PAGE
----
Murder In The Capitol: Honor The Fallen And Improve Mental Health (Forbes)

FORBES | Twenty years ago tomorrow was one of the most memorable days in my U.S. Senate career. And it haunts me still.

It doesn’t mark the anniversary of major legislation being signed or a bipartisan deal being struck. Rather, July 24, 1998, was the day our U.S. Capitol building was attacked by a mentally ill, armed individual who took the lives of two members of federal law enforcement, who daily defended lawmakers such as me, and citizens until their last breath. The images are vivid, because I was there.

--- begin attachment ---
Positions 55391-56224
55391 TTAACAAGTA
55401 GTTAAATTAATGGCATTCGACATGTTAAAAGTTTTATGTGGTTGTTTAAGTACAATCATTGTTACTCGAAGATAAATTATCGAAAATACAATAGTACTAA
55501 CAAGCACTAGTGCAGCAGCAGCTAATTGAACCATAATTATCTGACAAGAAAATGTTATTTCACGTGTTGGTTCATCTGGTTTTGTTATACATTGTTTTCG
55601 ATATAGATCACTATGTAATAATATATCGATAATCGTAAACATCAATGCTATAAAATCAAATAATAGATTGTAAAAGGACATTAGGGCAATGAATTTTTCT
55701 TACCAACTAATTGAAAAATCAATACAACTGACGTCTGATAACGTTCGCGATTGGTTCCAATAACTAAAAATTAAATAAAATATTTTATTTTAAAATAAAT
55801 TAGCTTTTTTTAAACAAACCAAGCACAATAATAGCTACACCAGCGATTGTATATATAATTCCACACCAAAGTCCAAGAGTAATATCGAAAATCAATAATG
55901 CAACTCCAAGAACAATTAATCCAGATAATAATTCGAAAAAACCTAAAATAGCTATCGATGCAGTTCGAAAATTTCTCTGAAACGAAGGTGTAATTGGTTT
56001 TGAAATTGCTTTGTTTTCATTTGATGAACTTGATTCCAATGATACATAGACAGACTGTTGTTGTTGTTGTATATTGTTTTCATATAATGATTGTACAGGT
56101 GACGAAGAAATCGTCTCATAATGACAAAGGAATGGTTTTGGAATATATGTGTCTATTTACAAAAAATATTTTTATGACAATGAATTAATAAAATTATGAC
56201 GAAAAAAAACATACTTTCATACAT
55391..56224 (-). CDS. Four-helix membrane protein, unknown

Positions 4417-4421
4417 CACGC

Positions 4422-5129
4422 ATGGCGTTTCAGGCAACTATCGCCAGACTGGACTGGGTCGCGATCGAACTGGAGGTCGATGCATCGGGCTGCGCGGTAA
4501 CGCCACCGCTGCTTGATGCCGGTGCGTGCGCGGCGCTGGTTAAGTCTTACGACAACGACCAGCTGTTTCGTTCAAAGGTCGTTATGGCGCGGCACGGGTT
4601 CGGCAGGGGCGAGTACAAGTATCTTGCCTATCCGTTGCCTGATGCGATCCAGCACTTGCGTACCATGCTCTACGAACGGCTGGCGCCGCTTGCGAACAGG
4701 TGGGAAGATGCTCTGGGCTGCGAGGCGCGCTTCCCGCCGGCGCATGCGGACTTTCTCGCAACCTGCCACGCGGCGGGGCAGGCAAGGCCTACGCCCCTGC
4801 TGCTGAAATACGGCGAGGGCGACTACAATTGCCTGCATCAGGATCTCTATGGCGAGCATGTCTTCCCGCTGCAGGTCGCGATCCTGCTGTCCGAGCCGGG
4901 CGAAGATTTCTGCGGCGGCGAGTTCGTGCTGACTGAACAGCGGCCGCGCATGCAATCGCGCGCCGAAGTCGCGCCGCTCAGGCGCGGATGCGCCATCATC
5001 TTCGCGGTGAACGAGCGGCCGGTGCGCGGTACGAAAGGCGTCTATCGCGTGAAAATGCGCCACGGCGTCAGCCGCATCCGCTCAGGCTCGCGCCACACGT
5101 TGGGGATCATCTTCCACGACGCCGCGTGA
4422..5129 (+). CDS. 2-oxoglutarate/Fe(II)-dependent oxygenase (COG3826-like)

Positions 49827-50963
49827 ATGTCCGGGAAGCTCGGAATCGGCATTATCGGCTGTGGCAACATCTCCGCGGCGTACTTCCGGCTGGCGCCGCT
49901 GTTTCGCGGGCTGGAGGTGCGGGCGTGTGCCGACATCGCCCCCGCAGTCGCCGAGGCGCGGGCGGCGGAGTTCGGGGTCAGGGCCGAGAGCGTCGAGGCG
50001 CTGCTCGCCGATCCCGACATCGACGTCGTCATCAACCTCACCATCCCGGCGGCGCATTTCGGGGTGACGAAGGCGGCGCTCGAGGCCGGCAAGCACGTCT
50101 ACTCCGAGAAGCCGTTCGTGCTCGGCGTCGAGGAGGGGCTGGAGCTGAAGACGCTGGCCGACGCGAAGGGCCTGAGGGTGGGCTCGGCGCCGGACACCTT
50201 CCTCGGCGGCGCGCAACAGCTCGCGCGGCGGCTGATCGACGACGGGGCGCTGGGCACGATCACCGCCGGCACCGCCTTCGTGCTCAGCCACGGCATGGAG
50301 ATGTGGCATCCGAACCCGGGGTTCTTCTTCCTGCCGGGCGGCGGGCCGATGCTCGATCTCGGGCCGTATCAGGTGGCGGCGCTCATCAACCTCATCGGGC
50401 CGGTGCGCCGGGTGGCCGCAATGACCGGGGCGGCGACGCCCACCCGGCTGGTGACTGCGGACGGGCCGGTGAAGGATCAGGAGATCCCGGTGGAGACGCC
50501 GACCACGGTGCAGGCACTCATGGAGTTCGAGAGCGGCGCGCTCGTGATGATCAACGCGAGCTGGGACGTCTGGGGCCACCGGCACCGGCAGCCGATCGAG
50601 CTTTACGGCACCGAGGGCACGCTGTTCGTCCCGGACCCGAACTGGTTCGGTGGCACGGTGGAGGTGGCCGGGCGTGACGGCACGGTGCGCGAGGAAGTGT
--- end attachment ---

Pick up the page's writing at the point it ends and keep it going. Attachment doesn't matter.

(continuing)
On this anniversary, I reverentially reflect on the heroic sacrifices our men and women in uniform make every day. And as a physician, I’m prompted again to consider the discouraging state of mental health in America, and especially the poor care too many of those who suffer from mental illness today receive.

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